“I was really passionate about it. I’m not a big fan of technology… I was more passionate about the fundamentals of the creative mindset, projected through the likes of Bill Bernbach or David Oglivy and trying to get my students to understand the value of a creative strategy and the creative mindset.
For my exams, I would have them analyze print ads as if we were talking about a work of art. So, I’d have them try to discover, what’s the underlying strategy behind this ad or behind this campaign, and what did the author or the creative person try to achieve with this? I didn’t focus so much on things that you could find on Facebook and Google, but pretty much just tried to make them think.”
How a UX design company got into inbound marketing
“We started to work with local software companies and it was great, but it was project-based work and we would feel that we would help them build great products, but then their marketing would suck and the products sometimes would not get that much attention.
So we tried to solve that last thing that they needed, and that’s how we migrated, reluctantly, to marketing. Because we wanted the product that we designed to be successful in the market—because our customers couldn’t do digital marketing, and it was worthless to have a great product without a buzz or meeting its market.”
From a two-man show to one of Hubspot’s most prestigious global partners
“The secret there is just doing better work than you’re paid for, and exceeding expectations on purpose. So if you’re paying me $10 for some project, I will do a $15 project. And the cool thing about that is you start small, but when people see that project and come to you and ask you how much was that, you say $15. And they hire you for $15, and you do work of $20, $25. And you try to exceed that until you get to a point when you’re pretty profitable and you get to hire more people.”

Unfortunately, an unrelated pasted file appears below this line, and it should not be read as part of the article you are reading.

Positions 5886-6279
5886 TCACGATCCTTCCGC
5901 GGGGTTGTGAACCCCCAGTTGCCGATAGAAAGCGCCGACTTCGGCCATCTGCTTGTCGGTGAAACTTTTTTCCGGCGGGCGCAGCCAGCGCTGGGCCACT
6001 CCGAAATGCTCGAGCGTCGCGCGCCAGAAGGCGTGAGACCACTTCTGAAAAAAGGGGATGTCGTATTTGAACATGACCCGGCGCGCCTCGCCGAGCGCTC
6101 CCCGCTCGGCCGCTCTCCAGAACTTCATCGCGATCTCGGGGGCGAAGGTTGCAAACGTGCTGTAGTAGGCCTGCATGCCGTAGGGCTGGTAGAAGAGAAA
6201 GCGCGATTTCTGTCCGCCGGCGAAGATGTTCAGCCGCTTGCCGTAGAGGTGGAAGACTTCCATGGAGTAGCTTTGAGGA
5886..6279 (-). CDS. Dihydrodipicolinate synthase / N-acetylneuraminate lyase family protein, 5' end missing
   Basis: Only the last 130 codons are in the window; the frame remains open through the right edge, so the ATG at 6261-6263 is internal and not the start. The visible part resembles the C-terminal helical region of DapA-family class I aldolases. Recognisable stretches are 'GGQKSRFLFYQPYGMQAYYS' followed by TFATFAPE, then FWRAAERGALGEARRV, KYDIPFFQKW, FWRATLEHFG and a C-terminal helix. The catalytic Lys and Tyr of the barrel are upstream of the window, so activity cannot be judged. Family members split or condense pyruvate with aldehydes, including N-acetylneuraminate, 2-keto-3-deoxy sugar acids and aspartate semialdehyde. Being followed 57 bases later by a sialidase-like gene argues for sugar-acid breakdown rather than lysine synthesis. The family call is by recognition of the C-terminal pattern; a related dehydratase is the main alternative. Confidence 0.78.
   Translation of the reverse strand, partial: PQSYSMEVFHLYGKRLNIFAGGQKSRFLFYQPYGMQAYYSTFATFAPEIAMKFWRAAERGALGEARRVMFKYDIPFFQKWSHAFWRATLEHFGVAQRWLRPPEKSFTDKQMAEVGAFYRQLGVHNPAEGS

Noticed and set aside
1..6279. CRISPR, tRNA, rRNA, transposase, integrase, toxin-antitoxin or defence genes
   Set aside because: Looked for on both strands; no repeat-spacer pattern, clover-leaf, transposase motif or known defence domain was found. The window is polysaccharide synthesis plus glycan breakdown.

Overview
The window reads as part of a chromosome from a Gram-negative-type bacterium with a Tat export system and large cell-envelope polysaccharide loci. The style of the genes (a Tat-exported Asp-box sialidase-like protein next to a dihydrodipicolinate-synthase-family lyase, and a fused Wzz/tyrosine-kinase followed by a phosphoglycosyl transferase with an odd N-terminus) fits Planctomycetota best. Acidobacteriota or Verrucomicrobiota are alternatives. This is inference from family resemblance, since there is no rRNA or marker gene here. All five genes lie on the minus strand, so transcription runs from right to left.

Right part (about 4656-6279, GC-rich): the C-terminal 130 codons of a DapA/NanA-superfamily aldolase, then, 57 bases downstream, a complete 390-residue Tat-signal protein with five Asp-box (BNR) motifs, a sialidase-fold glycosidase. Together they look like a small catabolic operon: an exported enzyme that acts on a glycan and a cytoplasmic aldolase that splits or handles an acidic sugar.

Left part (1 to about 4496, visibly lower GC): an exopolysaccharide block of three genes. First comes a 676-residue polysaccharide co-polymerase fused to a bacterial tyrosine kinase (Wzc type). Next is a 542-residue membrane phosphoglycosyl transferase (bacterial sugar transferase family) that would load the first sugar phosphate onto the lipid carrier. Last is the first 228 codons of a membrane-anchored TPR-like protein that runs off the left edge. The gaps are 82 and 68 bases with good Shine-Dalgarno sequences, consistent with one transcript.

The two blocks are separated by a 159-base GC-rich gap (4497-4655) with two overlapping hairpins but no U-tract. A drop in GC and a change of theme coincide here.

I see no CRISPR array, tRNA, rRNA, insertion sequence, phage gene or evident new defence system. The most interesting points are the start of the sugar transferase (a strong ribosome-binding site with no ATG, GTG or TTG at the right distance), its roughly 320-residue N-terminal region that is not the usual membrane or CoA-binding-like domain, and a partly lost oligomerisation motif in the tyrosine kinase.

Agency as incubator
“We are treating our business like an incubator right now. Even though we’re only a 43 people company, we’ve rearranged our financial structure so every business unit that is composed of four to six people has its own PNL. It’s about having a mindset to make them grow and maybe have independent businesses in the future, and to know how to expand without acquiring agencies.”
From surviving the pandemic to thriving
“We had a lot of leads that were cold that didn’t listen to us at the time and didn’t want to hire us. They saw us as a ‘good-to-have’ service, but due to the pandemic, we became a ‘must-have’ service and they just came knocking at the door. Current customers revalued our relationship and said, ‘You just cannot leave us. We need you guys.’ And they bought more services from us.”
🎙️ Juan Carlos:
[17:46] “People will tell you the best versions of themselves, but when you build something, you will hit reality.”
[21:45] “The secret is to do better work than you’re paid for.”
[34:03] “Replacing people with software just doesn’t work.”
[31:02] “I know to the percentage point what works and what doesn’t, and, for creative people, that is bliss.”
Learn more about Juan Carlos’s favorite Mexican author Juan Rulfo and his novel Pedro Paramo.